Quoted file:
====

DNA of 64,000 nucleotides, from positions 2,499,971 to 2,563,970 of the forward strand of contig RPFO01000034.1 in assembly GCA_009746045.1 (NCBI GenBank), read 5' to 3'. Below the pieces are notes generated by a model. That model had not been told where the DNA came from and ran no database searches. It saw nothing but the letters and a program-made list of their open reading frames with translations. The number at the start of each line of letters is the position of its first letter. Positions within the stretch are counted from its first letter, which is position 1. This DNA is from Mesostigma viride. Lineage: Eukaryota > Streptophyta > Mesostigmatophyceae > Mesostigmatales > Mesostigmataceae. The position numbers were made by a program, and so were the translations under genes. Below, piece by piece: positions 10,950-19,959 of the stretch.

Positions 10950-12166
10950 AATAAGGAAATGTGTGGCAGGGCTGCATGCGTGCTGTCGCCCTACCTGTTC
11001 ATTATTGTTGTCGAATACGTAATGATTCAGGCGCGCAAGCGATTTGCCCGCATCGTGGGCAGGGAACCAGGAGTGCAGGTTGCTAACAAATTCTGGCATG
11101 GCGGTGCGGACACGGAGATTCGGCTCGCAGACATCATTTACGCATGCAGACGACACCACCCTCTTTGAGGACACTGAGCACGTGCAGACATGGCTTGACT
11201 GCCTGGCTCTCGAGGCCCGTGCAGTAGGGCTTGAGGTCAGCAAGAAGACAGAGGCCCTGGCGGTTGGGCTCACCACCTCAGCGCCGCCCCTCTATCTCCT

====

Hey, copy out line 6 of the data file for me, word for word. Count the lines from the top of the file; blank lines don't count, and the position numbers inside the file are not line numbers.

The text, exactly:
11201 GCCTGGCTCTCGAGGCCCGTGCAGTAGGGCTTGAGGTCAGCAAGAAGACAGAGGCCCTGGCGGTTGGGCTCACCACCTCAGCGCCGCCCCTCTATCTCCT